NM JRousselle: 76... Kb6 looks pretty strong for Black.
Sep-06-13  SeanAzarin: A classic example of Tartakower's Rule in action. Why didn't White resign? Because, according to Tartakower, "Nobody ever won a game of chess by resigning."
Dec-07-13  chesswar1000: Pavey before 78. Kh4: I am so gonna win
Pavey after 78. Kh4: Any knives?
Premium Chessgames Member
  offramp: Flaming Nora - that is a truly shocking ending! A real stunner.
Aug-02-15  d4c4daniel: There was an additional intresting way to sidestep the pitfall I think: instead of Qxf3+ ( the blunder) Rh1+!? Bxh1 (Kg2 Qh2) Qg4+ Qxg4 fxg4+ Kxg4 b3 and the pawn is unstoppable.
Oct-19-16  RookFile: Games like this are good to play through. Remember, you can only lose a game once. Before resigning, why not try a trap, even if it is unsound? What do you have to lose?
search thread:   
< Earlier Kibitzing  · PAGE 2 OF 2 ·  Later Kibitzing>

NOTE: Create an account today to post replies and access other powerful features which are available only to registered users. Becoming a member is free, anonymous, and takes less than 1 minute! If you already have a username, then simply login login under your username now to join the discussion.

Please observe our posting guidelines:

  1. No obscene, racist, sexist, or profane language.
  2. No spamming, advertising, duplicate, or gibberish posts.
  3. No vitriolic or systematic personal attacks against other members.
  4. Nothing in violation of United States law.
  5. No cyberstalking or malicious posting of negative or private information (doxing/doxxing) of members.
  6. No trolling.
  7. The use of "sock puppet" accounts to circumvent disciplinary action taken by moderators, create a false impression of consensus or support, or stage conversations, is prohibited.

Please try to maintain a semblance of civility at all times.

Blow the Whistle

See something that violates our rules? Blow the whistle and inform a moderator.

NOTE: Please keep all discussion on-topic. This forum is for this specific game only. To discuss chess or this site in general, visit the Kibitzer's Café.

Messages posted by Chessgames members do not necessarily represent the views of, its employees, or sponsors.
All moderator actions taken are ultimately at the sole discretion of the administration.

This game is type: CLASSICAL. Please report incorrect or missing information by submitting a correction slip to help us improve the quality of our content.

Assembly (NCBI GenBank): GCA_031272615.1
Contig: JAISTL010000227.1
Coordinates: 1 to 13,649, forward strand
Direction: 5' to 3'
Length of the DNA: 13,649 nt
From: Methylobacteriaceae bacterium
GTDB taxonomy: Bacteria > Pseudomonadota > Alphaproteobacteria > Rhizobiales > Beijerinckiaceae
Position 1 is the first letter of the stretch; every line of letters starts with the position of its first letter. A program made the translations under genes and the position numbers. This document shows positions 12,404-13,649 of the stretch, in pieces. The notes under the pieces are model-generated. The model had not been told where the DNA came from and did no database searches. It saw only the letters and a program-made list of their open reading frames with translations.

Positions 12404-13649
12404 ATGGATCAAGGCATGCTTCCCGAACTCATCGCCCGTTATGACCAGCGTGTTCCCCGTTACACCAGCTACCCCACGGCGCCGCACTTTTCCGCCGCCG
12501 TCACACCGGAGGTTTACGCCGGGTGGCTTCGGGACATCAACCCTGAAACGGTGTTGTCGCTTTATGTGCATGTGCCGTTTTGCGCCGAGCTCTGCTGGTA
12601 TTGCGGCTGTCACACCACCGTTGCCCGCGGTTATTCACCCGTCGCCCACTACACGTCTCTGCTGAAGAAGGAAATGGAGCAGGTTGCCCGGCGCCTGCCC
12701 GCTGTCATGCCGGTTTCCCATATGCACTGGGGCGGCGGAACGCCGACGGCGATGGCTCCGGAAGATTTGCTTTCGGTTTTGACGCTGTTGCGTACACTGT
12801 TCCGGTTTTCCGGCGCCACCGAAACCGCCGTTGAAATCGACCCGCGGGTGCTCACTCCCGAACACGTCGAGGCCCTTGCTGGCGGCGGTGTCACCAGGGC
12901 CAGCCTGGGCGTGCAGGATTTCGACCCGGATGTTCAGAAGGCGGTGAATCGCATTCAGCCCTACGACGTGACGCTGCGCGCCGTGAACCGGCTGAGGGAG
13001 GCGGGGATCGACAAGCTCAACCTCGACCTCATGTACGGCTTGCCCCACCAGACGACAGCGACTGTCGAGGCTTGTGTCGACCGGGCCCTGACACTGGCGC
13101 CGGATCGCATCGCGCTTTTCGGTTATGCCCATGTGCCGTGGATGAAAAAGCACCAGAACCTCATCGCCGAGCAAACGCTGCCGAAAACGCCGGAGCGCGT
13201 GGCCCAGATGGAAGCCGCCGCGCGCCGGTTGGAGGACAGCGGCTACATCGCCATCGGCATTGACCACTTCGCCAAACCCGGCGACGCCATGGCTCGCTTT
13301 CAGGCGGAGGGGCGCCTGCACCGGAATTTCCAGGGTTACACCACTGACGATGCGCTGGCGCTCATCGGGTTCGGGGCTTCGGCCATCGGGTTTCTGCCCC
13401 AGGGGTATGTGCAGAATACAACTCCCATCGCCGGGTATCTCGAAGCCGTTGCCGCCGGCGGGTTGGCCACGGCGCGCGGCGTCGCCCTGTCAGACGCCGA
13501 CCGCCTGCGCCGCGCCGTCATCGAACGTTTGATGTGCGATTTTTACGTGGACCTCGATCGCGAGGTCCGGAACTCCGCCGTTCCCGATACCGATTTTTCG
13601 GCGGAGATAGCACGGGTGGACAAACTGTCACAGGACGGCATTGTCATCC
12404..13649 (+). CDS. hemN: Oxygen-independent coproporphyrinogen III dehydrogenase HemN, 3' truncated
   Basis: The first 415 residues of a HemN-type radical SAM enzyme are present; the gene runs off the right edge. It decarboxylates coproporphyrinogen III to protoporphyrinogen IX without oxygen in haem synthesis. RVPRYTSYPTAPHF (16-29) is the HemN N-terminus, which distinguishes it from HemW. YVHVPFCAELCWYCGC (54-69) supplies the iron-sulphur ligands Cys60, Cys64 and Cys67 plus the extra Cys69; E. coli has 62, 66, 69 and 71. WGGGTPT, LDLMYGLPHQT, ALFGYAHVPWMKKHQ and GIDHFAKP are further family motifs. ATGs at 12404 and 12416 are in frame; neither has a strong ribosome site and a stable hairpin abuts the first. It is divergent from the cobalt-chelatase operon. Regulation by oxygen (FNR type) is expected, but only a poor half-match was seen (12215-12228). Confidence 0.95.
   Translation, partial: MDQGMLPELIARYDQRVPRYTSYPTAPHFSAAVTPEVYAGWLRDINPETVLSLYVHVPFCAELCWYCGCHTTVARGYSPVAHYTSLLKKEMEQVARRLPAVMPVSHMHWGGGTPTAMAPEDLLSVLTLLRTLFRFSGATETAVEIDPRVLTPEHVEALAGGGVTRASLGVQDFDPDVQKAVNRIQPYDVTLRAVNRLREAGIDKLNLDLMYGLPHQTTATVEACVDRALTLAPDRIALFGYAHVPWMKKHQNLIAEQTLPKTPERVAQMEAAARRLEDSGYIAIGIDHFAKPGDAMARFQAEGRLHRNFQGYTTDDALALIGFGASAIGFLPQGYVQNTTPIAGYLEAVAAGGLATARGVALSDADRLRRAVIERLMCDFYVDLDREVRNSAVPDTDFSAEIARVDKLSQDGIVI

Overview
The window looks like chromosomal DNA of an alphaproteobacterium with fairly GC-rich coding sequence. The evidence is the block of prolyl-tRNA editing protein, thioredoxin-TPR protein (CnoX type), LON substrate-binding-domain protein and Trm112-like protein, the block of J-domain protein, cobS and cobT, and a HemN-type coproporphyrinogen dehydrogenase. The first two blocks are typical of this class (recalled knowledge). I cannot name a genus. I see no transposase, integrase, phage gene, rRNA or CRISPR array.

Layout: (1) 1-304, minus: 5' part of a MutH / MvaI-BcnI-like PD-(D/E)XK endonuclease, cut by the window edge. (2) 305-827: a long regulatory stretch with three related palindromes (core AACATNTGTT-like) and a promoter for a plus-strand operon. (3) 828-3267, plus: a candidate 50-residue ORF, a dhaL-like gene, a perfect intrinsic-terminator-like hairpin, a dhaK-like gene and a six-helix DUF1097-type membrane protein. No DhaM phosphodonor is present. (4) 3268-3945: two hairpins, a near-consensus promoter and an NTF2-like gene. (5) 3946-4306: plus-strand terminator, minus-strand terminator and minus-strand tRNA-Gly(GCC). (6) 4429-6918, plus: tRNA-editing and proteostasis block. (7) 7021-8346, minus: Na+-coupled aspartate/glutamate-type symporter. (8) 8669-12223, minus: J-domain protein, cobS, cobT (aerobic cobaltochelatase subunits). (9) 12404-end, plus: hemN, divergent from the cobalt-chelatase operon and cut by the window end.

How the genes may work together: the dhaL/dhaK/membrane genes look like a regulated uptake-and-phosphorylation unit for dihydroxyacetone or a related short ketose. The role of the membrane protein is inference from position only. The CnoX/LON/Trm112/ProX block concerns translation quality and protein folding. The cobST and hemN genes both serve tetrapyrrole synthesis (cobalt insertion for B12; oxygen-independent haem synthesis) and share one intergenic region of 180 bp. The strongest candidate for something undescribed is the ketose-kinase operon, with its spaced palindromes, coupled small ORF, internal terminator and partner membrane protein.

<This page contains Editor Notes. Click here to read them.>

Featured in the Following Game Collections[what is this?]
one of the greatest swindles of all time!!!
from kevin86's favorite games by kevin86
78...Rxf3 1/2-1/2
from Endgame: Stalemate by Penguincw
QID Classical (E17) 1/2-1/2 Super Swindle into Stalemate
from Spearheads DE (Batteries involving the Queen) by fredthebear
QID Classical (E17) 1/2-1/2 Super Swindle into Stalemate
from yCheckmate # Fredthebear Mating Patterns by Patca63
New York, USA Ch 1951 (Stalemate)
from Favorite Games from (1944-1959) by wanabe2000
Game 52
from How to Reassess Your Chess 4th ed by Silman by Chess4Him
ravel5184's favorite games
by ravel5184
from DRAWS by ZenJewel
QID Classical (E17) 1/2-1/2 Super Swindle into Stalemate
from yUndrwear Serves A Purpose Butt Not 4Fredthebear by fredthebear
Now for something completely different
by Timothy Glenn Forney
The false pin
from Stalemate! by Capanegra by Octavia
The false pin
from Stalemate! by capanegra
Game 52
from How to Reassess your Chess (Silman) by isfsam
Round 8 -- 13 Aug 1951
from 1951 US Championship by crawfb5
from Zwischenzug by Penguincw
Pavey finds a combination . . .
from Stalemate! by FSR

Home | About | Login | Logout | F.A.Q. | Profile | Preferences | Premium Membership | Kibitzer's Café | Biographer's Bistro | New Kibitzing | Chessforums | Tournament Index | Player Directory | Notable Games | World Chess Championships | Opening Explorer | Guess the Move | Game Collections | ChessBookie Game | Chessgames Challenge | Store | Privacy Notice | Contact Us

Copyright 2001-2021, Chessgames Services LLC